January 15, 2021 3 min read

A Buyer's Guide to Firepits

A fire pit is a great addition to any backyard. Fire pits have a long history and have traditionally been used for cooking over the fire. Some fire pits were even used indoors in countries like Japan for warmth. Nowadays, fire pits are mostly used outdoors where friends and family can gather around for conversations, and even to make some good old-fashioned s'mores.

Fire pits can create a literal and figurative space of warmth in any home.

 

What are firepits?

Firepits are any form of pit that is dug into the ground, but can also be a freestanding metal vessel, which contains an outdoor fire.

Fire pits were probably first used during the Paleolithic period, which was around 400,000 years ago. Archeological evidence from sites in the Middle East and sub-Saharan Africa show that fire pits were made using various-sized stones to contain the flames and prevent it from spreading.

After all that time, this traditional style of fire pit is still used today. It is the simplest and easiest way to make a fire pit, especially when you’re camping. However, since that time, the fire pit has also evolved in terms of design and functionality.

For example, propane or natural gas fire pits have become popular over the last few decades, as they can last longer and can be better controlled.

 

Types of firepits

Wood / Charcoal Burning Firepit

This is the simplest and most traditional version of a firepit. It replicates the firepits you would create while camping, and is the oldest form of firepit. The most basic wood burning firepit simply uses stones or bricks as a perimeter to contain the fire. However, this type of fire pit is usually a metal vessel that is lifted off the ground, which makes removing the ashes easier and is more environmentally friendly, as it’s not damaging the natural ground. You simply have to collect fire logs, whether those gathered naturally from fallen trees or “fast lighting” ones bought at a store like Bunnings or Anaconda.

Most of the Firepits sold by Naked Flames are Wood or Charcoal powered. We split these pits into 3 categories based on shape as mentioned below:

 

1. Conventional Firepits

Conventional firepits are your classic shaped firepit as seen below.
 
For more conventional shaped firepit products from Naked Flames, click here
 

2. Designer Firepits

Designer firepits add an artistic element and with a unique shape cut from Corten A steel.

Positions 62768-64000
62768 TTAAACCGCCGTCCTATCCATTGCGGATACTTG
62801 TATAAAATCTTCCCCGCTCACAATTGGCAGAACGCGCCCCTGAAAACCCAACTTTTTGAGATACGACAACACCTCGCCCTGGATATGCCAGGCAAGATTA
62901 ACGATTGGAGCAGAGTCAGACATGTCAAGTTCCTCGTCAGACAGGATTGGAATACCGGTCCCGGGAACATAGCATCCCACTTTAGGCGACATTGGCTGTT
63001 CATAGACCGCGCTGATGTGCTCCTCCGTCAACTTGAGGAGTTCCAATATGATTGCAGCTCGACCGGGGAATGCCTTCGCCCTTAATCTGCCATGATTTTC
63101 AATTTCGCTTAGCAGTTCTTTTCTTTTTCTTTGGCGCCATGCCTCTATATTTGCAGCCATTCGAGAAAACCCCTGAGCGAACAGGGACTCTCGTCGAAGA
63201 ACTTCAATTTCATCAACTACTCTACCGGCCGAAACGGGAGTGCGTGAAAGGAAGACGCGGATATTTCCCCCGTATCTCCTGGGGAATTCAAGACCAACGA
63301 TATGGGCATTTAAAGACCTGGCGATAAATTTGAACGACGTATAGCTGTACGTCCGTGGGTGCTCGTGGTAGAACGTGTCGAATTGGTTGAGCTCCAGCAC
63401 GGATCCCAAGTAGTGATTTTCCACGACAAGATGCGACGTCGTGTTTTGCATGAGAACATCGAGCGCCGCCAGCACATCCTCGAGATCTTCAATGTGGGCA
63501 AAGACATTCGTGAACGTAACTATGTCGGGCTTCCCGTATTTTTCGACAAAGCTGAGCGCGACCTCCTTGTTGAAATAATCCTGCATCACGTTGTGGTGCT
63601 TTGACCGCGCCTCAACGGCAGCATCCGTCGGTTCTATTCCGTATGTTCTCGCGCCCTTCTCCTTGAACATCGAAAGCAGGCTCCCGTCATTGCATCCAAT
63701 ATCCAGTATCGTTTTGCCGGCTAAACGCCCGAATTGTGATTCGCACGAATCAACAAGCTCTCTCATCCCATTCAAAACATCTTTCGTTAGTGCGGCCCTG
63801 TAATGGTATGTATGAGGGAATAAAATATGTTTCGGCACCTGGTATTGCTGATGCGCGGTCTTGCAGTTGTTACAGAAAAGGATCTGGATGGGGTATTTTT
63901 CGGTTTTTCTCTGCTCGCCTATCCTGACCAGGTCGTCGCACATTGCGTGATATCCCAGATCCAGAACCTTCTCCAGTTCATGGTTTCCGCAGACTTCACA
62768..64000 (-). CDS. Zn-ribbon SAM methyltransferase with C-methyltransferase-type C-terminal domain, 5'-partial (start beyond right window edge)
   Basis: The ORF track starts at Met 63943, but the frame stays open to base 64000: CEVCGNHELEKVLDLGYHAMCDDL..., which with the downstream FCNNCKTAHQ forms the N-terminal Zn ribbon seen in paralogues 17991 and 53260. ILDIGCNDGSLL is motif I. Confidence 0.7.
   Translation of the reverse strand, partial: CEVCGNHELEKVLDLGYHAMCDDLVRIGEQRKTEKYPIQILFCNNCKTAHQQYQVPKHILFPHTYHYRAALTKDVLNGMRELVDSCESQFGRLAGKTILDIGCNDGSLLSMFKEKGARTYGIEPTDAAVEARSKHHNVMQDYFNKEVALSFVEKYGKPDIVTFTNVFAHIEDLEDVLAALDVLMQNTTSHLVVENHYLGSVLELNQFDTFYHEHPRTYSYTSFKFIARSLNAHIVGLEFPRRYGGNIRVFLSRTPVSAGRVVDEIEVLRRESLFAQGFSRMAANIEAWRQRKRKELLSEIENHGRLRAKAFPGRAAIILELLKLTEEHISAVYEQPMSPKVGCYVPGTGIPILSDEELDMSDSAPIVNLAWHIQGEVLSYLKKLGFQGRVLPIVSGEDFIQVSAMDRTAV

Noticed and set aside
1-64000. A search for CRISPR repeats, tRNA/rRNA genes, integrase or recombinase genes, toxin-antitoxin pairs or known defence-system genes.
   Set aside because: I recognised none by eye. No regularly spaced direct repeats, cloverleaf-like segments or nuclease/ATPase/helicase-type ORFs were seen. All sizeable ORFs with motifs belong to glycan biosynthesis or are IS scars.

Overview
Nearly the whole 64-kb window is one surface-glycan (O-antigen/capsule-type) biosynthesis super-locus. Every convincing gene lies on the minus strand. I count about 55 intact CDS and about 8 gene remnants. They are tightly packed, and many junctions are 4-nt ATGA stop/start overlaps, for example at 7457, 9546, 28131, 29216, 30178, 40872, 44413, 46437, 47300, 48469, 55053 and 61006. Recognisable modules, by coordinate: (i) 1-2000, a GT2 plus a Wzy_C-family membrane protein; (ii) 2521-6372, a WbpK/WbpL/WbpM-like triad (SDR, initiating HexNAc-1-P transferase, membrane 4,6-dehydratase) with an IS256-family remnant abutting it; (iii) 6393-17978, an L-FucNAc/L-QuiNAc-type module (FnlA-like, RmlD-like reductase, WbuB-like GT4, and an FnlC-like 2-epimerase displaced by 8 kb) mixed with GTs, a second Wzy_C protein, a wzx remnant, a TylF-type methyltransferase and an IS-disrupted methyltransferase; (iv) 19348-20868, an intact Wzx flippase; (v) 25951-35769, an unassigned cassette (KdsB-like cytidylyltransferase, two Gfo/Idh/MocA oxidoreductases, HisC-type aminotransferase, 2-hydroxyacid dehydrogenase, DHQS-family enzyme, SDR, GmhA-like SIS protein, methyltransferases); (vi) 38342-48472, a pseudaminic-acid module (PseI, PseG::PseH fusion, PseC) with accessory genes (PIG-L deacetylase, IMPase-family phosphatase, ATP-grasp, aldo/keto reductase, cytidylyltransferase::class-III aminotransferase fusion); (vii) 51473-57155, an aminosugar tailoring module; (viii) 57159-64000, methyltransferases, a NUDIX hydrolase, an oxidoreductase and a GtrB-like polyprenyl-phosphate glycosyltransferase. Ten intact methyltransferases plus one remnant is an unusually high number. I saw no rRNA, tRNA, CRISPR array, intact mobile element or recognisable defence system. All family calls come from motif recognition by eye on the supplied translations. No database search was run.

For more designer shaped firepit products from Naked Flames, click here
 

3. Braziers and Chimineas Firepits

Chimineas help to direct the smoke out with a chimney attached to an enclosed firepit. A brazier is a container used more for cooking with charcoal or other fuel related products. 
For more Chimeneas and Braziers from Naked Flames, click here

 

What are the benefits of firepits?

Besides aesthetics for your yard or vacation cabin, fire pits have numerous other benefits. Fire pits can make your gathering space at home multi-season, so even when the wind gets cooler, you and your family or friends can hang out around the fire.

Fire Pits also add a nice ambiance to your backyard or patio. There’s nothing more cozy and relaxing than the light from a fire pit. Think of a fire pit as a larger version of candles. They create an intimate mood that will evoke childhood memories of talking around a campfire.

Last but not least, fire pits aren’t just for decoration and warmth. They can also be used for cooking. Depending on the platform or system you’re using for your fire pit, you can place a grill above the fire and cook barbeque. The options are endless with a fire pit!

 

Considerations when purchasing a fire pit

Before you purchase a fire pit, make sure that having one can be practical in your residence. For instance, if you live in an apartment complex, the management might not allow fire pits as it could cause a serious fire. However, they may allow you to have a small fire pit. Gel fuel fire pits that are contained in a metallic structure are a good option for this type of living arrangement.

Be sure to read your local regulations if you plan to purchase a large fire pit at your residence. Some neighbourhoods have homeowners associations that have strict rules, while some towns have ordinances against using fire pits during certain seasons, especially in locales that experience severe drought and wildfires.

You should also decide if you want a portable fire pit or a permanent one, and what type of materials you want your fire pit to be made of.